Post by buzymomibe on Sept 14, 2012 0:57:47 GMT -5
She basically folder herself over and just laid on the ground. She scared me at first she like rolled her eyes back in her head and like summersulted over herself and then just sort of laid there. My understanding was to tie the rope to the fence, but how should I do that when she tries to roll around like that? I worry she'll break her neck or something. Do I just keep the rope super short so she can't roll? Sorry for all the questions this is our first time. I searched the Tree but just didn't find a actual answer. Theresa
Last Edit: Feb 10, 2014 16:42:40 GMT -5 by barnydhppy
What you have there is the "dead calf trick"! Most babies do it when we are trying to lead them somewhere but they won't do it when tied to something. It's scary the first time but it gets funnier as the calves get older and you have more of them born at your place. I had a two month old bull calf pull it on me just this afternoon. I dragged him on his side, eyes rolled back, body limp and seemingly drained of all life until I could tie him to his tree. When I walked toward him, miracle of miracles! he jumped right up and was alive again. Once she is tied, she won't do it again and will quickly learn that the fence is an okay place to be. *giggle, giggle, giggle* Oh, try to get a picture next time too cause we'd all like a laugh.
Future wife to a husband
Future mother of some children
Arctic farming at it's finest:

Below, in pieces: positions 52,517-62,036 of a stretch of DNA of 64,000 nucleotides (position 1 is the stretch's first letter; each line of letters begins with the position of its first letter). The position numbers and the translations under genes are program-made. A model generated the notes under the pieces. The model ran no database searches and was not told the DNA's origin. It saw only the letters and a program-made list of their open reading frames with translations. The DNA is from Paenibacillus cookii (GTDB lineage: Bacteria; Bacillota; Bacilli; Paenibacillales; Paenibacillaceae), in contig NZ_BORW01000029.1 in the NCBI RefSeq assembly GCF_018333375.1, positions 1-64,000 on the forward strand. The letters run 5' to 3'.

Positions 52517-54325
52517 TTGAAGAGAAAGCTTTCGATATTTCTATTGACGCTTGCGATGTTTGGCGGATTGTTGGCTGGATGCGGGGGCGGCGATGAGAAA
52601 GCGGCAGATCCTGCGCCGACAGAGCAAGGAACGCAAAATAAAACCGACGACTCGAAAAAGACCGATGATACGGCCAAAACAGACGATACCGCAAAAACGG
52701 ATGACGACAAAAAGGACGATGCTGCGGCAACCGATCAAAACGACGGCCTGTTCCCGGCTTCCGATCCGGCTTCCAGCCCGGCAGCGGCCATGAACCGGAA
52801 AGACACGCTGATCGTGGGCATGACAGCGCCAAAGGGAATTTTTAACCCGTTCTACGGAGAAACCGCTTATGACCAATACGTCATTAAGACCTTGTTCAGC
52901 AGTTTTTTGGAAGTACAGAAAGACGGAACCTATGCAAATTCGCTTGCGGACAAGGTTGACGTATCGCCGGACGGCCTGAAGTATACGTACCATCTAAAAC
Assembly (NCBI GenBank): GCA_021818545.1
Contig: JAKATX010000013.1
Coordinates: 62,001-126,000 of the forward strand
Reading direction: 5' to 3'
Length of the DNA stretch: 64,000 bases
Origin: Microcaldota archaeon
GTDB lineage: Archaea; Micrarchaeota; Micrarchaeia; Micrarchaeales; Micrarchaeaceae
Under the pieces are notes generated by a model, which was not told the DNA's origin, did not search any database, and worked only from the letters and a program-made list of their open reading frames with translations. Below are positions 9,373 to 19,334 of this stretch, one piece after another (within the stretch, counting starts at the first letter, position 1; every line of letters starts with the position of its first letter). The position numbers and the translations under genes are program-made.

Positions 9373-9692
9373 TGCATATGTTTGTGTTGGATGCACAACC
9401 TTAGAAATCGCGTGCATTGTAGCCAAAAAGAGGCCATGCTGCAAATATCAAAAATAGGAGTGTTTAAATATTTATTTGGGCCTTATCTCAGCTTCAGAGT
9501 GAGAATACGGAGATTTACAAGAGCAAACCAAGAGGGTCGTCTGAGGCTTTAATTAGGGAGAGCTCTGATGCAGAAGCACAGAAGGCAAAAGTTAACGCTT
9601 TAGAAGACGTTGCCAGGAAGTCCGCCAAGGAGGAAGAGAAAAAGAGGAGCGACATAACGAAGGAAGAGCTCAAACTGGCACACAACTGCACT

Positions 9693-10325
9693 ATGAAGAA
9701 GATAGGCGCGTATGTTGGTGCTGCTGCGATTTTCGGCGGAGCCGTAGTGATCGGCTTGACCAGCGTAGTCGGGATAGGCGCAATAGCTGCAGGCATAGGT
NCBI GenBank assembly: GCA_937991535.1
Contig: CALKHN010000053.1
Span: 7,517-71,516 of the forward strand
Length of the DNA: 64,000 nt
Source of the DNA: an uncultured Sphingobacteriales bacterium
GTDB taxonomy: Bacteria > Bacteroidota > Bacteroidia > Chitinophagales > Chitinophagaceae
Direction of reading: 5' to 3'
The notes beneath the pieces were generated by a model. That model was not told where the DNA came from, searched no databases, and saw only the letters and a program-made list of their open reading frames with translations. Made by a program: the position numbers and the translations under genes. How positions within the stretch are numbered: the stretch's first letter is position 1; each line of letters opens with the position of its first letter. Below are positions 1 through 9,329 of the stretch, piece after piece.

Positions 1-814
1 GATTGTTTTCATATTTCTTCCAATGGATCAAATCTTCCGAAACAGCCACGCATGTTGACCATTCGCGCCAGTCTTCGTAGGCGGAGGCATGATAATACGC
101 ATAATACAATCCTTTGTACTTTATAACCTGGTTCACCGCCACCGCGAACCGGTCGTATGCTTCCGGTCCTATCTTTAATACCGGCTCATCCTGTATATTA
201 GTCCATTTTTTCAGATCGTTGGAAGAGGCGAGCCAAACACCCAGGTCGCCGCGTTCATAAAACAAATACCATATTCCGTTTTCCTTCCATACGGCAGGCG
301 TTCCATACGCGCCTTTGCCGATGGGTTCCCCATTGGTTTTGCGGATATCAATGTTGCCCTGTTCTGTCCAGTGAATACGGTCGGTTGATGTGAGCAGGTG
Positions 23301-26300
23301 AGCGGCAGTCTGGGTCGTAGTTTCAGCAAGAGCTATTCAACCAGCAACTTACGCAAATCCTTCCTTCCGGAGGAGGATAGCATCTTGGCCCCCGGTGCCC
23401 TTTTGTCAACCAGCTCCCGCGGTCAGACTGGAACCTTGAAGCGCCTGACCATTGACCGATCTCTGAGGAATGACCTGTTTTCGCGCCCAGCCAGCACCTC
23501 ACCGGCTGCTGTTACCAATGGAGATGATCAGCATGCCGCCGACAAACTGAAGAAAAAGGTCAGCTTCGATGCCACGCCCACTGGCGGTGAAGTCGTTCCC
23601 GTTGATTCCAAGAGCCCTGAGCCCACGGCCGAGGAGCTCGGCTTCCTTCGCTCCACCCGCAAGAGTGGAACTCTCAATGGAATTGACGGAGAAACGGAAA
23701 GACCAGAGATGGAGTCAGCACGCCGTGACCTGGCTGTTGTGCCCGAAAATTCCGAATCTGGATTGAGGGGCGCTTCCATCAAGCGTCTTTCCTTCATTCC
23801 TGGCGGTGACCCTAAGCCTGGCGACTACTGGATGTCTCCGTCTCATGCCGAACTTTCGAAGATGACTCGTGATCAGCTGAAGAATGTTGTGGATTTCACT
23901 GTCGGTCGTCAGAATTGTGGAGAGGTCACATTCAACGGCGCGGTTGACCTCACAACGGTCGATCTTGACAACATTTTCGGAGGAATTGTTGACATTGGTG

Bonnie- Highland/Shorthorn cow
Fiona her 2015 heifer calf
Sweet Pea-Dexsey heifer
Shrimp her 2013 bull calf
Buncha' chickens and turkeys
Dogs, cat, parakeets and fish
Oh... the dead calf flop! Puts fear into the tender hearts of new milk maids everywhere. The old jaded ones... it makes us
When she does that, laugh at her, make fun of her, rub and poke her all over - stick your fingers up her nose, just basically be annoying. Then when she hops up, continue on with the lesson. DON'T reward her for doing the flop by ending the leading lesson - that's what she wants. Keep an eye on her in case she gets herself in a pickle, but once she figures out that it doesn't accomplish anything, she will quit.
Pepper-Angus/Dexter/Jersey 12 yr Mocha (aka Crazy Cow) 11 yr Eva Holstein 11 yr Chloe - Jersey/Dexter 10 yr Dolly - Jersey 10 Brie - Jersey - 9 Fern - 5 Birdie - 5
I'm a big, bad meany! When they flop, I cover their nose - they want air, they have to get up. It's also a lesson they don't want to repeat, so they stay on their feet after a time or two. Even works on big ol' range cows that have laid down in the squeeze chute.
Yeah, Dottie did that to me once when she was 8 months pregnant with her first calf. Scared me to death. watching her and her big belly fold over and flop to the ground! It's a drama-queen trick; nothing to worry about. But I like the ideas the others have come up with to discourage it, especially covering their nose. I'm so gonna try that!!
When you tie them to a pole, always put them somewhere you can watch them. Occasionally they really do get themselves in an awkward position or tangled up and need to be rescued. Most likely the calf won't put on a show fir a boring old fence post; though my Scarlette did some pretty impressive sumersaults until the learned that the pole was unimpressed.